I also saw no albies breaking.  While I don't think they have all left, I think their numbers have really dwindled as big storms tend to move them out. I'm sure you will see some small pods of them here and there in the next couple of weeks but the big blitzes of a couple of weeks ago seem to be a thing of the past.  Let's hope I am wrong.
So, we are in a post storm lull right now.  Rest assured there are a solid two months left to the fishing season and things should perk up in the coming days as bait streams southward.

Tuesday, September 26, 2017

Photo of the Day....Bay Blue

Surf too big and unfishable along the oceanfront?  Not so in the Bay.  It was flat
as a pancake tonight, and the blues were on the feed!

Monday, September 25, 2017

Too Big to Handle

The waves in the last two weeks have been big thanks to Hurricane/Tropical Storm Jose.  But, what I saw today was the biggest and most dangerous surf I have seen in the last month. I don't say this often, but the oceanfront was unfishable today.  I checked out a number of spots and found waves up to 15 feet overwhelming some shorelines. I saw huge waves going right over the east and west walls.  The DEM closed off the east wall due to dangerous conditions.  I saw monstrous waves going right over the big rocks in front of Hazard and Newton Avenues in Narragansett. I thought I'd be smart and hit the Short Wall at Galilee, a protected spot.  No dice as waves were engulfing the front of that wall. From Galilee, I could see waves washing over the inside of the West Wall as well as going over the outside of the West Wall. The next two days are supposed to be even worse due to the northward track of Hurricane Maria. You get the picture....dangerous and unfishable in most RI oceanfront locations.
I'm off to freshwater or possibly the Bay for the next couple of days.

Saturday, September 23, 2017

Stripers/Blues on the Rampage

Some decent blues were in the mix
today as this happy angler landed
a beauty.
It was another wild day of fishing for me along the RI oceanfront.  I found an area of the oceanfront that had rough, but clean white water, ideal conditions for stripers.  In front of me the surf line was black with bait...all peanut bunker. There were vast schools of them that just kept moving along.  For hours, the stripers and blues were rampaging through the bait, often blasting it into the air.  In the mix were some albies though I could get none to hit.
Landed this keeper bass along with a lot of
schoolies on the float and jig rig.
The stripers and blues were in the hitting mood as they jumped all over my float and jig rig. At the end of the rig I was using a white, homemade flathead bucktail jig with a three inch plastic curly tail added. Flathead jigs are great imitators of peanut bunker.
For the afternoon, I landed 32 stripers with most of them schoolies in the 20-25 inch range.  I also had one small keeper.  In addition, I landed 3 bluefish which doubled my total from shore for the year (yes, so far there have been very few).
The big issue today was finding clean water.  Much of the water along the oceanfront is dirty with sand and weed.  In some places, a sand line extends up to half a mile off shore. But, if you can find that clean water along with bait, you most likely will find a lot of stripers and blues and maybe some albies.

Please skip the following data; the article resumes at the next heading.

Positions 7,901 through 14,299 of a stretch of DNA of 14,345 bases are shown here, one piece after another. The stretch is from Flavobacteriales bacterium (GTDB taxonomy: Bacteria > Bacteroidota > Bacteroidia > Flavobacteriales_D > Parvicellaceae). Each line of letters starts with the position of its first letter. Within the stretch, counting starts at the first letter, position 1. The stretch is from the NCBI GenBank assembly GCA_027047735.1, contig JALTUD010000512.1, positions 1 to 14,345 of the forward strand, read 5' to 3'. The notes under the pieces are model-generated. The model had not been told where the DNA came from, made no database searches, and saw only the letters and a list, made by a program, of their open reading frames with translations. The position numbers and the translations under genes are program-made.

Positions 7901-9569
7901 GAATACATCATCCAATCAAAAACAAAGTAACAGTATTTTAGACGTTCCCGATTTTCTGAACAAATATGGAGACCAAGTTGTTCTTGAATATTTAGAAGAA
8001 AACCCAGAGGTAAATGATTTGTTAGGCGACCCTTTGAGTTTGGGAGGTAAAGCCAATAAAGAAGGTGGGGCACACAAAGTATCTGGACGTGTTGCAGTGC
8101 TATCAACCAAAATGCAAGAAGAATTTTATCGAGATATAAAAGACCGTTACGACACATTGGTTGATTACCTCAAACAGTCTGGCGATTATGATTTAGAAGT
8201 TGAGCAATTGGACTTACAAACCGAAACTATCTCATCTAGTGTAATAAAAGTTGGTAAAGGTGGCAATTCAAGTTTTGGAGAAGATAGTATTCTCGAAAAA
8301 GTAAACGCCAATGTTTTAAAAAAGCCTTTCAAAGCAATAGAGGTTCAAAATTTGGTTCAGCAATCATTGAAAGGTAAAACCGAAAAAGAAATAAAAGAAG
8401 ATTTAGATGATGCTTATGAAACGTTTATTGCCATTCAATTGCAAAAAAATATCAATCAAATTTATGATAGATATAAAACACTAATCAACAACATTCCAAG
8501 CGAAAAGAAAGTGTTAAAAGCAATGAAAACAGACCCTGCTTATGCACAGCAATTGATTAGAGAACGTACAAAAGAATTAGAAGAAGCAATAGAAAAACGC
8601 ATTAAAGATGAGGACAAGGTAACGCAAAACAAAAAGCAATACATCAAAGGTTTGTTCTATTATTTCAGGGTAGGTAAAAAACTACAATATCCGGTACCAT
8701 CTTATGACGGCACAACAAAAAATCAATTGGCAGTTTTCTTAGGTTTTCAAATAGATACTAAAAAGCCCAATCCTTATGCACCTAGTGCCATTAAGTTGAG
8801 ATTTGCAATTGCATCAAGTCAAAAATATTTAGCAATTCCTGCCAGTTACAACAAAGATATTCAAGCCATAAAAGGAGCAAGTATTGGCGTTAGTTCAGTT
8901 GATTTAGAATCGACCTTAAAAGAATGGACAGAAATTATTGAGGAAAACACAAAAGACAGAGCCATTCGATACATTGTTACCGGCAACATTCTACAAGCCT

Tuesday, September 19, 2017

Photo of the Day- "Jose Lights Up the Fishing"

Holy Smokes! Can you beat that? How about one keeper after
another in one of the biggest daytime blitzes of big fish I have EVER seen.
The winds from Jose were howling, the rain was coming down and the current
was tearing. And, the fish were on the rampage. I've seen it many, many times
where a stormy event will just light up the fishing as it did today!  

Monday, September 18, 2017

Really Rough and Really Good

This happy angler landed this albie on his very
first cast this morning on a float and fly.
The hurricane/ tropical storm waves are rolling in along the oceanfront.  I've seen some giant waves in the 10 foot range pounding the shore. Under those conditions, the fishing usually would not be good. But, the albie fishing in the rough water has been lights out for the last few days.
Mornings have been phenomenal, and I have seen some mornings like yesterday where maybe 150 albies were landed where I was fishing. Reports are also coming in up and down the RI oceanfront of fantastic albie fishing where fishing is possible.
This morning I saw another all out blitz as fish were breaking for hours in a mile long stretch as the fish were in a frenzy feeding on bay anchovies and peanut bunker in the turbulent water. Luckily I was on a safe, high rock, I landed ten of them on the float and fly in about two hours of casting. However,  I know of two other fishermen who got knocked over from the force of the waves this morning.  So, if you dare go out fishing in this weather, do it in a safe location. It's not worth a serious injury (or even worse) for a fish.
With even rougher conditions expected for the next two days along with a driving northeast wind, I suspect the fishing will head downhill real fast.  As the day wore on today, the water was getting rougher and dirtier, a sign of things to come in the next few days.
Conditions in the last few days were about as extreme as it gets, but the fish
were around in big numbers.

Saturday, September 16, 2017

Big Time Albie/Striper Blitz

It was a blitz to remember today as albies and stripers hit the shore in force in a spot I was fishing.  It was all set in motion by some rough water and big schools of peanut bunker. The albies were blitzing out a ways from shore smashing through the schools of bait while the bass were tight to the rocks in the white water just whirling and picking off the small bunker close to the rocks.  This went on for hours.
Meanwhile, a picket fence of fishermen quickly developed, and at times just about everyone was hanging on to a bent rod and a screaming drag.  I must have seen about 150 albies landed today, phenomenal numbers from shore.  I landed 8 of them and had an equal number on and lost.  Add to that six stripers including one keeper that I landed. My sons, Ben and Jon (in photos), also landed a load of albies and stripers.